Plants grown in containers aren't limited to flowers and vegetables; in fact, shrubs can also be planted in pots. Potted shrubs placed in close side-by-side proximity can help block an unpleasant view or serve as a privacy screen. Most shrubs, both deciduous and evergreen, can be grown in containers. Measure the length of area in the landscape where you want to place the pots to create a hedge. Also determine how tall the hedge should be to offer the amount of privacy desired. To ensure proper growth, plant shrubs when they are dormant, in fall or late winter.
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Visit your local home and garden center to determine the shrub possibilities that are best suited to your local climate. Shrubs native to your area are usually cold-hardy to your USDA planting zone, ensuring their survival. Flowering deciduous shrubs will provide privacy from spring to fall while evergreens ensure year-around privacy.
Read the shrub's label, which will identify specifics about the shrub, such as its sun level requirements and growth potential. Rule out shrubs that do not meet the sun level requirements in the location where the pots will reside or that will not grow to your desired height.
Divide the length of the area in the landscape where the potted shrubs will be placed by the width the shrub is expected to reach. The results will determine how many shrubs are needed.
Purchase pots that are at least two times the width of the root ball of one shrub and at least as deep as the root ball is tall. The containers may be made of concrete, stone, wood with a water-proof liner or synthetic resin; however, they should have drainage holes.
Remove the tree from the nursery container. If the root ball is wrapped in burlap, do not remove the burlap.
Examine the root ball of the container shrub. Roots that wrap around the root ball, a condition known as root-bound, is corrected by loosening or cutting long roots that encircle the root ball. Once cut, the root will re-grow in a natural manner, reaching outward instead of continuing a circle growth pattern.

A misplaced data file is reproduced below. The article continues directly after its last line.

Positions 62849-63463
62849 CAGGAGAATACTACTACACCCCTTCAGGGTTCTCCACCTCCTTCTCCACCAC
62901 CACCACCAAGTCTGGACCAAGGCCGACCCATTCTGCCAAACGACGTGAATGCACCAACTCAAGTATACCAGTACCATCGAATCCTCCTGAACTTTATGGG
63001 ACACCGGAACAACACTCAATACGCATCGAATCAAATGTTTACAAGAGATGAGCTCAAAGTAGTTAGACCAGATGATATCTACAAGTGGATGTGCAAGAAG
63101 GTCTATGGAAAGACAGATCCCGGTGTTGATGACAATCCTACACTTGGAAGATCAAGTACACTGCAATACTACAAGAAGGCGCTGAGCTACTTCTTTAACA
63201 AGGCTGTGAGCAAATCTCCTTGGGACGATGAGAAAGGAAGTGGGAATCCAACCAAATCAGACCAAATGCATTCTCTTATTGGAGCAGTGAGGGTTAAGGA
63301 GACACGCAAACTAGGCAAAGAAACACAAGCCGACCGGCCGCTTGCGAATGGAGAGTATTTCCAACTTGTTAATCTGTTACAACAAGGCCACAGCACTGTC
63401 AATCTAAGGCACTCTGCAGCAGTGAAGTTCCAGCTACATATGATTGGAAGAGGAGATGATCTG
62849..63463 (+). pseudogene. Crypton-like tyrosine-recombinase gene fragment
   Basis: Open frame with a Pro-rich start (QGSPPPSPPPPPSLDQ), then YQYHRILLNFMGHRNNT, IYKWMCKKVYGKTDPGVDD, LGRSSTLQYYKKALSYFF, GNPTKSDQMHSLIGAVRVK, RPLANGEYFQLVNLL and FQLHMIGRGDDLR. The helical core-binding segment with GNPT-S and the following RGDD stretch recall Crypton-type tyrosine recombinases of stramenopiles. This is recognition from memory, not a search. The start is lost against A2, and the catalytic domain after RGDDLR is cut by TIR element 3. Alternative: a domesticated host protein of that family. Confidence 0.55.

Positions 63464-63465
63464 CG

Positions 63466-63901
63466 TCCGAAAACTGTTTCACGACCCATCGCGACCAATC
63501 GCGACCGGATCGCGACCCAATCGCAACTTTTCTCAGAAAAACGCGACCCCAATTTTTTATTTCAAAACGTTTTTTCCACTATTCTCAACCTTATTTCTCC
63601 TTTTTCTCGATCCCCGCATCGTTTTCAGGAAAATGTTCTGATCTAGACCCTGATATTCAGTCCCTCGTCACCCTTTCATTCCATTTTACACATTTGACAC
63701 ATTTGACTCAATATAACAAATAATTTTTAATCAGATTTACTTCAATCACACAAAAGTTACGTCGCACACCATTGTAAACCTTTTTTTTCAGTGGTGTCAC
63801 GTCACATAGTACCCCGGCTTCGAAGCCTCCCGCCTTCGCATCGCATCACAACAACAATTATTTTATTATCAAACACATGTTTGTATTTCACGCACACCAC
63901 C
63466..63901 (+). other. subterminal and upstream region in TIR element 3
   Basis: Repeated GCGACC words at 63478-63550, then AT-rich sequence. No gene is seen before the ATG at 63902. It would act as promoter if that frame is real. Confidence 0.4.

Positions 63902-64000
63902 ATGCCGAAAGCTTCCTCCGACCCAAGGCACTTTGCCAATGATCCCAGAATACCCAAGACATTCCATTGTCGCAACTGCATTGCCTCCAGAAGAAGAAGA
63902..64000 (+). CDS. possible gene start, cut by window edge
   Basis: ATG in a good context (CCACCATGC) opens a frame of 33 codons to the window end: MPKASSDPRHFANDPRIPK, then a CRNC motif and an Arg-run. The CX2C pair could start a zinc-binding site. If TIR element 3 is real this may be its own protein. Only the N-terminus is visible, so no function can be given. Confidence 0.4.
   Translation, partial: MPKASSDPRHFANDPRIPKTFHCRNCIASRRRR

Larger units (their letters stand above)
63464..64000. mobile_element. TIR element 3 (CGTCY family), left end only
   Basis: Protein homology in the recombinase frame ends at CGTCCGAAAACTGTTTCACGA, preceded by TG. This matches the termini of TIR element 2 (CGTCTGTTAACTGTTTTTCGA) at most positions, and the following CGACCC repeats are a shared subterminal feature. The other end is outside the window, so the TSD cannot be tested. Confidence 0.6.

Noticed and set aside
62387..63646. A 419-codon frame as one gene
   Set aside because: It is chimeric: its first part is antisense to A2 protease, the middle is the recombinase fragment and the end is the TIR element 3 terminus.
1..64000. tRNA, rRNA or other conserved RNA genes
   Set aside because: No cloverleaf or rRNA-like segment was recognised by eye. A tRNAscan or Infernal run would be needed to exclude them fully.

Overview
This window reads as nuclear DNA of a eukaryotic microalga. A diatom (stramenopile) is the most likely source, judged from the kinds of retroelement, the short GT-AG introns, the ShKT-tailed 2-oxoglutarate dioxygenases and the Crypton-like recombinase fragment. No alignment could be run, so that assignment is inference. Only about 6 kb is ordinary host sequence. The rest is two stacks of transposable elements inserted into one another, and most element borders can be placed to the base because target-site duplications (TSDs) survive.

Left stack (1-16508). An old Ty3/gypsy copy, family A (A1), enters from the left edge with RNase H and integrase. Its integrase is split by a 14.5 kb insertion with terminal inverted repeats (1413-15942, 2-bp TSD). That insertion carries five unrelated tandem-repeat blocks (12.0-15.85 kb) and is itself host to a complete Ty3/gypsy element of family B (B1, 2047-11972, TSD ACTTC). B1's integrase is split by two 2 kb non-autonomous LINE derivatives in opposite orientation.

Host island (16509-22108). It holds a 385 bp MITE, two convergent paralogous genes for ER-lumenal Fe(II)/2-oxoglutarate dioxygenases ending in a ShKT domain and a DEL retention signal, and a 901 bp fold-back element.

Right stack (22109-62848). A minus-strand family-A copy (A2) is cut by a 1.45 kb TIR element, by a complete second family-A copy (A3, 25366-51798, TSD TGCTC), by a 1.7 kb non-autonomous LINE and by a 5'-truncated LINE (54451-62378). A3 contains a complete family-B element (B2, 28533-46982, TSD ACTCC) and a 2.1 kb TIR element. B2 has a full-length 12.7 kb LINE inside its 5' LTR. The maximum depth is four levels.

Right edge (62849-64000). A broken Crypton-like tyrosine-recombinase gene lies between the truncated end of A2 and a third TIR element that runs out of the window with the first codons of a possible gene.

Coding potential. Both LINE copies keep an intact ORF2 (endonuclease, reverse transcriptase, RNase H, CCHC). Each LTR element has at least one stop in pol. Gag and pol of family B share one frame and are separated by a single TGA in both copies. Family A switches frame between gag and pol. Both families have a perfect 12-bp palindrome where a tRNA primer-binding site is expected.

Add soil to the bottom of the container as needed so that the top of the root ball is 1 to 2 inches from the top of the container. The soil should be fresh, like a store-bought potting mix or a soil and compost mixture. Place the root ball in the center of the container.
Add soil around the root ball until the container is about half-full. Water around the root ball to settle the soil. If planting a burlap-wrapped root ball, loosen the burlap and fold it down to the soil's level.
Finish filling the container with soil, stopping 1 to 2 inches from the top of the container and level to the top of the root ball. Water again, adding more soil if needed.
Spread mulch, like pine chips or leaf mold, around the shrub and up to the lip of the container. Keep the mulch about 2 inches from the trunk of the shrub.
Repeat with each shrub and container until you have reached the length you wish for the hedge.
Water the shrubs regularly. If there is no significant rainfall in a seven- to 10-day period, water the potted shrubs until water drains from their bottoms.
Filling the pots at the location they will reside in the landscape, particularly if large pots are used, will eliminate the hassle of relocating the containers after they have been filled with soil and the shrubs.
Shrubs can be pruned to maintain a specific height and shape.
Place one or two bricks or large rocks in lightweight containers to help keep them in place during heavy winds.
Potted plants need to be watered regularly, including sometimes daily during hot weather.